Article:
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The new federal penitentiary in Santa Barbara, Honduras, occupies a strip of land between a highway and cloudy, forested hills. “El Pozo,” or The Pit, as it’s known, is surrounded by barbed wire and has two additional checkpoints beyond the first gate. It’s a maximum-security facility, one of three that have popped up since 2009. Before these were built, Honduras had no maximum-security prisons. El Pozo is one of the products of a United States international prison management program that infuses Latin American penitentiary cultures with some of the most inhumane aspects of US prison systems, and provides no benefit in terms of real security.
At least $22 million have been devoted to a US international prison program focused mainly on Central American prisons. This program operates out of a web of government offices and programs, most prominently the Bureau of International Narcotics and Law Enforcement Affairs (INL) of the US State Department. Because of the extent to which information is classified, it is difficult to track exactly what prison management entails, but it’s clear that the US has in some way been involved in the prison systems of at least 34 countries. US activities include training, imparting management strategies and building new prisons.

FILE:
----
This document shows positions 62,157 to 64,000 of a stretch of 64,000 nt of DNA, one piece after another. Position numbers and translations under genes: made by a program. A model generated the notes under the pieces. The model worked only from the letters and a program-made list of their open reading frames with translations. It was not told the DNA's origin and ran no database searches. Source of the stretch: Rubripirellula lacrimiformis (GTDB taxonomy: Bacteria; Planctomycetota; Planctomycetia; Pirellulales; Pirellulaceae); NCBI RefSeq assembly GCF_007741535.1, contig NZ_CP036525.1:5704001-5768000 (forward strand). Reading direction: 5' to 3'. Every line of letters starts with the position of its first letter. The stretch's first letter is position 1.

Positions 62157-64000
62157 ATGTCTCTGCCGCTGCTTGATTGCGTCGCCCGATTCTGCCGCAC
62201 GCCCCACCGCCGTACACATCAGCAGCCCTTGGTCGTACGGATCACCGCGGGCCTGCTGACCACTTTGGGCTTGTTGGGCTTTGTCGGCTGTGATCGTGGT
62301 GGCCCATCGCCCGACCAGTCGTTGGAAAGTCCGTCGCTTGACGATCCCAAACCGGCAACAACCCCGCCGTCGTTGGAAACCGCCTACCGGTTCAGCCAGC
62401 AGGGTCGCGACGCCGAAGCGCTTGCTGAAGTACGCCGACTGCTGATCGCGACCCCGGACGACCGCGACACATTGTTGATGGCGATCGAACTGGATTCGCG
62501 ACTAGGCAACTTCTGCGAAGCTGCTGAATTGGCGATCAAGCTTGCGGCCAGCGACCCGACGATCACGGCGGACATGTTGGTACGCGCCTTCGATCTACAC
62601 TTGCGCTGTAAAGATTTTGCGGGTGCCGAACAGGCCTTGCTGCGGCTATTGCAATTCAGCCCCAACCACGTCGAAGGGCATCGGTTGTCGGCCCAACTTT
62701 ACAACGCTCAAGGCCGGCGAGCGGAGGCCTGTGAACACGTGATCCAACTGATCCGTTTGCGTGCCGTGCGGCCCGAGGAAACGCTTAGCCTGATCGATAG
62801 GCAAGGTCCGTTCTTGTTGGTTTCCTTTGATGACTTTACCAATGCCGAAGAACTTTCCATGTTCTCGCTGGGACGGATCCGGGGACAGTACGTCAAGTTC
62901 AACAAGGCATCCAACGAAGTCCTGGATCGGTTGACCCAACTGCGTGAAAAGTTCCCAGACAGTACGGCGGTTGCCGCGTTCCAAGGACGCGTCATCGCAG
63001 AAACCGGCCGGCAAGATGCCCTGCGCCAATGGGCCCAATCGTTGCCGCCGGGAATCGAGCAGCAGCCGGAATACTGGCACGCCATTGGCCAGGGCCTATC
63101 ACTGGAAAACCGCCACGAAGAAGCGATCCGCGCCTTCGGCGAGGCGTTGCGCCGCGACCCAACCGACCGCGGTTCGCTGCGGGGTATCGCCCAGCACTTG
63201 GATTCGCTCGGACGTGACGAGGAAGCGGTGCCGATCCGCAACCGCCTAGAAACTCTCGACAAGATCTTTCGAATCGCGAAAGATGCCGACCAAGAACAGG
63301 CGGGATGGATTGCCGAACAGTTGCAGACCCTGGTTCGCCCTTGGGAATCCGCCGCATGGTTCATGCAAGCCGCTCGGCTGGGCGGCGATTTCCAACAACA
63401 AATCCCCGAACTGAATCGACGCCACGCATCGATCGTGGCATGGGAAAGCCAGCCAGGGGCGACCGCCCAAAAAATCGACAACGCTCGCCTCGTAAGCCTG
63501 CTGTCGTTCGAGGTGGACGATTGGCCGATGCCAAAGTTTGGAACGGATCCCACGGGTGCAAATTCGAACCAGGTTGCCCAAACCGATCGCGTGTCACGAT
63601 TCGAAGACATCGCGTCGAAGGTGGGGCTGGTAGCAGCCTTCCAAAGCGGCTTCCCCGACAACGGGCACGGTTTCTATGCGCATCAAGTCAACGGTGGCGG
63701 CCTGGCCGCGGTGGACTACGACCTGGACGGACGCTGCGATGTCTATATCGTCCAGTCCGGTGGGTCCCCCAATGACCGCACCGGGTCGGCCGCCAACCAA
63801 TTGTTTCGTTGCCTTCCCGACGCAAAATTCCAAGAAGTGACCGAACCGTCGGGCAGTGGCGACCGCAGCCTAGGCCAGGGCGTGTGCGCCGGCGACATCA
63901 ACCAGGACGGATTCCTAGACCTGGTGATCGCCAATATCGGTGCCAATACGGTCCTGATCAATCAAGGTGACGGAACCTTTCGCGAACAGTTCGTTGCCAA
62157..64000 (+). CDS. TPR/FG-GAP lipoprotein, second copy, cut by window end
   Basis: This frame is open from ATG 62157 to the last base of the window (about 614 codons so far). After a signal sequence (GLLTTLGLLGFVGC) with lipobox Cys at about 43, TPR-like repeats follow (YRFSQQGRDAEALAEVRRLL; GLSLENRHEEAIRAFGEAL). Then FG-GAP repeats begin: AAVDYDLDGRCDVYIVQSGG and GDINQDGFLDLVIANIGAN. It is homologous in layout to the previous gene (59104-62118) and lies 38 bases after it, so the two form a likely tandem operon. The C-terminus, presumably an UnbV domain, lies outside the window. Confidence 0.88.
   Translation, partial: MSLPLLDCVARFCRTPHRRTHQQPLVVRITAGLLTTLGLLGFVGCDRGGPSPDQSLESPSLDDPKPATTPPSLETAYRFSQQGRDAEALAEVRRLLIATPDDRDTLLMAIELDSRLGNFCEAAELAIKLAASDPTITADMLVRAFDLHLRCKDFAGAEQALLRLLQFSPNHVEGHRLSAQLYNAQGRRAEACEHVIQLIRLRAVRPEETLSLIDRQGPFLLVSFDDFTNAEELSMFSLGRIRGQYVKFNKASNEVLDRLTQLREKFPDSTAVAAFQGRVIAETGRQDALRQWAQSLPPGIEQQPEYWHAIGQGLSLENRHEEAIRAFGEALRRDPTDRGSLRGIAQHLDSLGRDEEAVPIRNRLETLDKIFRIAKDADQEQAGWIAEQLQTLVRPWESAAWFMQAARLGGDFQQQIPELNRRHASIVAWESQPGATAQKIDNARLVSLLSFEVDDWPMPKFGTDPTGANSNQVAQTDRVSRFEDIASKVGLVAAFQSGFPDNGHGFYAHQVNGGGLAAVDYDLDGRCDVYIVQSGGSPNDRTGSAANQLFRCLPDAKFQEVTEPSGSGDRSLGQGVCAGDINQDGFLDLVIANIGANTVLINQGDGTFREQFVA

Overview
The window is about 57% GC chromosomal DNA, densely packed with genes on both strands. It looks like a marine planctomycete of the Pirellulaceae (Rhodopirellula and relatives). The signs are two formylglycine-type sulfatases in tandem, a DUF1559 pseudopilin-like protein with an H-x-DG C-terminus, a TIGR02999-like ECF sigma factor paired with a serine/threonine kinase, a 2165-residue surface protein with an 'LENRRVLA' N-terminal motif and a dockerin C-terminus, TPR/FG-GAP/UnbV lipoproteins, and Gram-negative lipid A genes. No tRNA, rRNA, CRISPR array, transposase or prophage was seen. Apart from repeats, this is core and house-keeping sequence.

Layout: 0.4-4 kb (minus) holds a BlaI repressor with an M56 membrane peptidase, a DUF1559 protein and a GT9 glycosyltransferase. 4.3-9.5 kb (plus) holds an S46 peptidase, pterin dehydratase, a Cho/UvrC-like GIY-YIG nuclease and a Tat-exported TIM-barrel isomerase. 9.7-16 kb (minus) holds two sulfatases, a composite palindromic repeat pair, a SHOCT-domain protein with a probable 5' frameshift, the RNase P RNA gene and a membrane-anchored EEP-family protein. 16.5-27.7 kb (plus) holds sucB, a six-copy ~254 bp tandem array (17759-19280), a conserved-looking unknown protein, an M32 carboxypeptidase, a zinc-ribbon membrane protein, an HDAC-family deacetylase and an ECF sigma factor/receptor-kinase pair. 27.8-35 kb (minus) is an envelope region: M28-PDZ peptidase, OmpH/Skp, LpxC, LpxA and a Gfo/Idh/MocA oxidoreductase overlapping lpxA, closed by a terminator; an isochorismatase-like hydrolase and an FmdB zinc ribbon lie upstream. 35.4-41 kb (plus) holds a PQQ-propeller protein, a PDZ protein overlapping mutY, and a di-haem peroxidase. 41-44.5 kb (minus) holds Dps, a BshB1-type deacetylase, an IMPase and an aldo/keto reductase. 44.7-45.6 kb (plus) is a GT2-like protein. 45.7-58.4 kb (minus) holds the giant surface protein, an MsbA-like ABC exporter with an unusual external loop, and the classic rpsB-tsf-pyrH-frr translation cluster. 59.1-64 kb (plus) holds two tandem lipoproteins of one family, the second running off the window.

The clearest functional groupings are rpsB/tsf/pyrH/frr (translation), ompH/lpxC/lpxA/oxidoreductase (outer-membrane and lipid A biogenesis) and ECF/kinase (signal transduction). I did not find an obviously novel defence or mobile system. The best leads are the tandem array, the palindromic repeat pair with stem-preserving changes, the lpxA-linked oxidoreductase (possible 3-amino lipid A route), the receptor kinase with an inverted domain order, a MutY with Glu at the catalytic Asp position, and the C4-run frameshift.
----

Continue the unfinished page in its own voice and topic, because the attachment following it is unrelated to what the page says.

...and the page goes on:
The sprawling El Pozo is a departure from Honduras’s prisons before 2009, when the US prison program began in Honduras. It looks exactly like a US prison — it even has a disabled parking spot (unlike, unfortunately, almost any other building in Honduras). Just 15 kilometers away from El Pozo in the city of Santa Barbara, the local, pre-2009 prison is more typical. Located one block from the city’s main square, it is a nondescript yellow building built on a steep hill, marked only by a hand-painted sign. The sidewalk outside is occupied by pedestrians and vendors selling goods under awnings. Prison policy permits regular family visits, and family may bring food and some other items. Compared to many US prisons, the prison at Santa Barbara is relatively open to the outside community. This is the type of prison that, with the advent of the US program, has now been deemed inadequate for many of Honduras’s incarcerated people.